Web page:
Texas Tech Research Farm Field Day Focuses on Forages

The future of forages is the theme of a special half-day program Monday (June 9) at the Texas Tech University Research Farm in New Deal.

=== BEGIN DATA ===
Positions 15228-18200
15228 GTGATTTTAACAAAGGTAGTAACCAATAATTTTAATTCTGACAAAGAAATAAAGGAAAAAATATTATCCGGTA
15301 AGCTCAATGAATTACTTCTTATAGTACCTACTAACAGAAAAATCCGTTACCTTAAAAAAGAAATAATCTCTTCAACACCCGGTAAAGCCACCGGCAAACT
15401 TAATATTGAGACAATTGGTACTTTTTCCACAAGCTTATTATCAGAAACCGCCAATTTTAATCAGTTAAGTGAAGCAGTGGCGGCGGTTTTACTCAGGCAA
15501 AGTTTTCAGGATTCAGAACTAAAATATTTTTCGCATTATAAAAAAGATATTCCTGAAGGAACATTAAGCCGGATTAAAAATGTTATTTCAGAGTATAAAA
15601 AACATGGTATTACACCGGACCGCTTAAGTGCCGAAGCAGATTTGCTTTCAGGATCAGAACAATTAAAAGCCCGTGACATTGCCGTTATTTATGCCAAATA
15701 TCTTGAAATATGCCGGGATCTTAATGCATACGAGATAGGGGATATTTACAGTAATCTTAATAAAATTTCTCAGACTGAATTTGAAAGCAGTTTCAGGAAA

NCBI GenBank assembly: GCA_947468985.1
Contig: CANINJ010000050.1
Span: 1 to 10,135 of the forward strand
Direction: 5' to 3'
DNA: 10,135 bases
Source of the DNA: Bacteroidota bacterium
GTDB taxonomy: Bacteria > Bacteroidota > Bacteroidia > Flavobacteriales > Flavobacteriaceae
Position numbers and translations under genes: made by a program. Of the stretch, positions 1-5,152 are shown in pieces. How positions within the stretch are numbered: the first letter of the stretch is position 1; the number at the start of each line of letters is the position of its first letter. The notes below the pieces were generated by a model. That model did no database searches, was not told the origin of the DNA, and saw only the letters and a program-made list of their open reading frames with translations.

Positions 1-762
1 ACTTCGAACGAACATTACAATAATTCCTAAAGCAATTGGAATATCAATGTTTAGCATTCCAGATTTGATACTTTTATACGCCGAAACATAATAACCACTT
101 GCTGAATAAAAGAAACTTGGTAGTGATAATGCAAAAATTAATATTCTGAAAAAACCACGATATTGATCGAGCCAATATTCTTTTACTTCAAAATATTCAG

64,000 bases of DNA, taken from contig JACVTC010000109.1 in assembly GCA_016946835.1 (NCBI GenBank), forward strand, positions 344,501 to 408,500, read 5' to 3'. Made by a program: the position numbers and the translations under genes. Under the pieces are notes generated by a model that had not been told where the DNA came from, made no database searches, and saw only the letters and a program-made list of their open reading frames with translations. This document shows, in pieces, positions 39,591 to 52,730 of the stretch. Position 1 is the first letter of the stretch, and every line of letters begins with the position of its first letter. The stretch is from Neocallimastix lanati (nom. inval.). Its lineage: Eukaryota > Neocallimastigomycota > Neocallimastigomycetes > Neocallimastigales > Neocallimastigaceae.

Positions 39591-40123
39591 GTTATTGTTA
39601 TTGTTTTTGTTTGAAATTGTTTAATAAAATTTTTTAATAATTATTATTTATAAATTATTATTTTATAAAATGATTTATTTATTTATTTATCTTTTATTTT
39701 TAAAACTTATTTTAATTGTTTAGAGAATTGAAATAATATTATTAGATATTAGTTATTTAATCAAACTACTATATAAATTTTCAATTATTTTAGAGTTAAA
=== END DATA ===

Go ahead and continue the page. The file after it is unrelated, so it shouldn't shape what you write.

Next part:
CASNRThe future of forages is the theme of a special half-day program Monday (June 9) at the Texas Tech University Research Farm in New Deal. The program starts at 9 a.m. and ends at noon at the facility, located just east of New Deal on FM 1729. Important Cropland. "This region was once a vast grassland, but with the water from the Ogallala it became one of the most important cropland areas in the United States," said Vivien Allen, a Texas Tech Paul Whitfield Horn Professor and Thornton Distinguished Professor of Forages. "With today's economic and environmental concerns we are once again looking to grasslands for solutions for many of the challenges we face." New technologies, equipment, plant and animal genetics, and production strategies are emerging every day. Combine this with changes in markets - both domestically and internationally - and the challenges of today's agriculture are unlike anything faced in decades. Forage Experts. The Texas Tech program, which is part of the "Pioneers in Agriculture Series," features top-flight forage experts from across the nation. Garry Lacefield, an extension forage specialist with the University of Kentucky, will discuss legumes and how to manage them, while Twain Butler, a researcher with the Noble Foundation's Forage Improvement Division, will focus on herbicide challenges when legumes are included. Yellow Sweetclover. Round-up ready alfalfa and other forage questions will be reviewed by Dennis Gehler, a product manager for Croplan Genetics/Land O'Lakes, while a talk on interseeding alfalfa, sainfoin, and yellow sweetclover into old world bluestems will be presented by Song Cui, a graduate student in Texas Tech's Department of Plant and Soil Science. Annuals for grazing and no-till crop production will be presented by Allen, while Yue Li, a graduate student in Texas Tech's Department of Plant and Soil Science, will review allelopathic concerns with small grains. Cool-season perennial grass options will be the focus of Andy Hopkins, a forage grass breeder with the Noble Foundation in Oklahoma. Continuous Cropping. Continuous cropping with cotton and sorghum will be discussed by Allen, while Veronica Acosta-Martinez, a researcher with the USDA-ARS Plant Stress and Water Conservation Lab, will review soil microbes, carbon and nitrogen. Dan Undersander, a forage specialist with the University of Wisconsin-Madison, will discuss sorghum and other silages and forage quality. Finally, in the area of perennial warm-season grasses, Rick Kellison, project director with the Texas Alliance for Water Conservation, will talk about natives and introduced grasses, while Butler will review weed control in pastures. The Texas Tech University Research Farm is located 24 miles from Lubbock. To reach the farm location from I-27 North take Exit 14 at New Deal and turn East onto FM 1729. From there travel 6.4 miles east on FM 1729 and turn right into the Texas Tech Agricultural Sciences Teaching and Research Laboratory facility. CONTACT: Vivien Allen, Paul Whitfield Horn Professor and Thornton Distinguished Professor of Forages, Department of Plant and Soil Science, Texas Tech University at (806) 742-1625 or vivien.allen@ttu.edu